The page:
Do Film Critics Have a Future? Who Cares?

As chairman of the National Society of Film Critics for several years, I've seen the number of real journalistic jobs held by our members drop at an alarming rate.
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You know film criticism is in trouble when its own publishers start wondering if it has a future. "Who needs critics?" inquires the October cover of Sight and Sound magazine. "Film Criticism in Crisis?" is the less panicky query of Film Comment, which organized a Lincoln Center panel to discuss the matter. "In recent months," write the editors of Cineaste, "American critics, having been fired, downsized, or bought out by a host of publications, are realizing that even making compromises with their corporate employers does not guarantee them a job."

I can testify to that last point. As chairman of the National Society of Film Critics for several years, I've seen the number of real journalistic jobs held by our members drop at an alarming rate. Among those who've recently left their posts are Newsweek's David Ansen, Salon's Charles Taylor, the Chicago Tribune's Michael Wilmington, the New York Daily News's Jami Bernard, and the Village Voice's Dennis Lim, all of whom had earned their readers' trust and loyalty through years of savvy reviewing. It often seems that the smarter, more articulate, and more independent-minded a critic is, the more I can expect an e-mail starting, "As of [insert date] I'll be leaving [insert publication] to spend more time with my family...."

Oops, it's politicians who use the time-with-my-family line; with critics it's usually ""to put more work into my website." Websites are the godsend that lets unemployed critics keep on being critics -- possibly better ones than before, now that corporate compromises are out of the picture. The problem is that many websites don't pay for what they publish. And even if they did, critics who earned their cred in newspapers and magazines are far from unanimous about the virtues of Internet criticism, which many see as a domain of egotistical hacks whose main motivation is to get quoted in an ad someday. Returning the cynicism in kind, some Internet critics see their print counterparts as outdated elitists too intoxicated with their paychecks to realize they're a dying breed.

It's too soon to tell how the web wars will play out, but as Film Comment's Kent Jones has observed, the Internet has vastly widened the critical field by blurring the distinctions between writers and readers. It also blurs the differences between "experts" and "amateurs," which isn't necessarily a bad thing. The latter term, from the Latin for "lover" and "love," can signify a passion for film that print reviewers sometimes run short of - an occupational hazard for people forced to sit through the likes of Saw V and Beverly Hills Chihuahua and then think up something, anything, to say about them.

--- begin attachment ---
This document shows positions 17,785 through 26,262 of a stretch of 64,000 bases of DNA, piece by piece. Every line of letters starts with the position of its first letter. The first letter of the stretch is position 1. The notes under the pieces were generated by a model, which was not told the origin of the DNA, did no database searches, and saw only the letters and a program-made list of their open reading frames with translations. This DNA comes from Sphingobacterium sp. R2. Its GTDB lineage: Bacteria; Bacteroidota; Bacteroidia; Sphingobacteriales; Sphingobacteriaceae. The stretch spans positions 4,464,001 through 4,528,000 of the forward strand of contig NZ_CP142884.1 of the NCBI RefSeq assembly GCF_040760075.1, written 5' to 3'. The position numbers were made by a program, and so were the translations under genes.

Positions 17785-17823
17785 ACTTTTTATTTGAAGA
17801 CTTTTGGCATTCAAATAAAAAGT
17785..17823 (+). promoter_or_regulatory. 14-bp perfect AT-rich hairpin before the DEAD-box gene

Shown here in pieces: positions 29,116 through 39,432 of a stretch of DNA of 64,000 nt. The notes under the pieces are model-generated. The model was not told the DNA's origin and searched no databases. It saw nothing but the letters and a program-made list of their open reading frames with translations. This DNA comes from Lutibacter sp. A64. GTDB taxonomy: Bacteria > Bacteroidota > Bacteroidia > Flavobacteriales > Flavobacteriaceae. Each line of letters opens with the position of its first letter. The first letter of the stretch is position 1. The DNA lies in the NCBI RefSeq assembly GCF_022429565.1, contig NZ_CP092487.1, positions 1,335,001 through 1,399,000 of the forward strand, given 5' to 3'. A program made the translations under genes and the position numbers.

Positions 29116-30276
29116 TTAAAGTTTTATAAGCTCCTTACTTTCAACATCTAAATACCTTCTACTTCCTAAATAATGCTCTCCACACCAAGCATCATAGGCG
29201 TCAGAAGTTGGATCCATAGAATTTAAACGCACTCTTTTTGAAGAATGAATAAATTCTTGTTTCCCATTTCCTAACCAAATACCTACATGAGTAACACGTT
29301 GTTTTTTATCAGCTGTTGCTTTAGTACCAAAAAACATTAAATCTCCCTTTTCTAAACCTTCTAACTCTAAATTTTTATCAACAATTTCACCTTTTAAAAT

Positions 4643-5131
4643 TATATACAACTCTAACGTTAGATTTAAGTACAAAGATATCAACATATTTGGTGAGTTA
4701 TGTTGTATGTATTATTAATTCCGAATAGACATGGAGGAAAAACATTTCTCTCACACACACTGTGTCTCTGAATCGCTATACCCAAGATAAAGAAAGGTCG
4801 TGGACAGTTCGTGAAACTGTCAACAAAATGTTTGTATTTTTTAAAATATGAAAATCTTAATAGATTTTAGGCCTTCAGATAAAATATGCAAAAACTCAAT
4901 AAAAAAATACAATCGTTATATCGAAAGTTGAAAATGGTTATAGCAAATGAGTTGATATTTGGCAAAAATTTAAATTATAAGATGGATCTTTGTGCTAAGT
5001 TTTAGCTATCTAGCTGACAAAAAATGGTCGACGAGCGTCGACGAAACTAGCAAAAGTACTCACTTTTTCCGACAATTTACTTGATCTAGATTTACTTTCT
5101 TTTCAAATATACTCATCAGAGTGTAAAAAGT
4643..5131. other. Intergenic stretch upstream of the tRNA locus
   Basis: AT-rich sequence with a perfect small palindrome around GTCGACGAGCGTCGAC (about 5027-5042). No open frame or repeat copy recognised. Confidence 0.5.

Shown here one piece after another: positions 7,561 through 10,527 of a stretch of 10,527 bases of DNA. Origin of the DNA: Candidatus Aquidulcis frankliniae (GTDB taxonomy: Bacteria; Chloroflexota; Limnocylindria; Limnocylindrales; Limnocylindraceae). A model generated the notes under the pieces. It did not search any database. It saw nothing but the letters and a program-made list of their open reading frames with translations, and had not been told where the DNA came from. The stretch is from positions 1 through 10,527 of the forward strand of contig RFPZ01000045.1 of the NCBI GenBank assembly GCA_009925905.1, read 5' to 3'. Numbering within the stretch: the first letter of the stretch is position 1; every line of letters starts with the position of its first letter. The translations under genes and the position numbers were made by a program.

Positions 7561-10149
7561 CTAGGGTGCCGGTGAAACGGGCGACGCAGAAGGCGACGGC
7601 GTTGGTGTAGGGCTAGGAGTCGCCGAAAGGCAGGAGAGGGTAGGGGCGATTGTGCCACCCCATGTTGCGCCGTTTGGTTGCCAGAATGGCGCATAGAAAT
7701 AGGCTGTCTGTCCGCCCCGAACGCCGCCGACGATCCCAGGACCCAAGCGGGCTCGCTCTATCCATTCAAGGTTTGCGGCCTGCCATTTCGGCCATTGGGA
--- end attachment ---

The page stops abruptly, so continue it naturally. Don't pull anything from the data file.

When I took early retirement from the Christian Science Monitor in 2005, I knew my more skeptical colleagues would hear those words in quotes: "early retirement," yeah, sure, wanna write for free on my website? But honest, folks, I stepped down on my own schedule, and with the Saw V circuit happily behind me, I now get to write about film-related subjects I actually find interesting. I also have more time for reading about movies, and this has renewed my respect for the unexpected insights that eagle-eyed critics can bring, even to a frazzled old cinephile like me.

One of my recent projects has been co-editing The B List: The National Society of Film Critics on the Low-Budget Beauties, Genre-Bending Mavericks, and Cult Classics We Love, just out from Da Capo. It's a book of essays by NSFC members about B movies of every ilk, and working on it brought one revelation after another. A piece about The Rage: Carrie 2 made me realize it's not only spookier than Carrie, it's also 20 times more intelligent. It hadn't occurred to me that the right-wing space opera Red Planet Mars can be read as an allegory of the Rosenberg spy case, and I'd forgotten that Nicolas Cage actually eats that cockroach in Vampire's Kiss! In print or online, it takes a natural-born critic to dig out the overlooked facts and ingenious interpretations that my B List colleagues have surprised me with time and again. So who needs critics? I do. And so does everyone who cares about movies.

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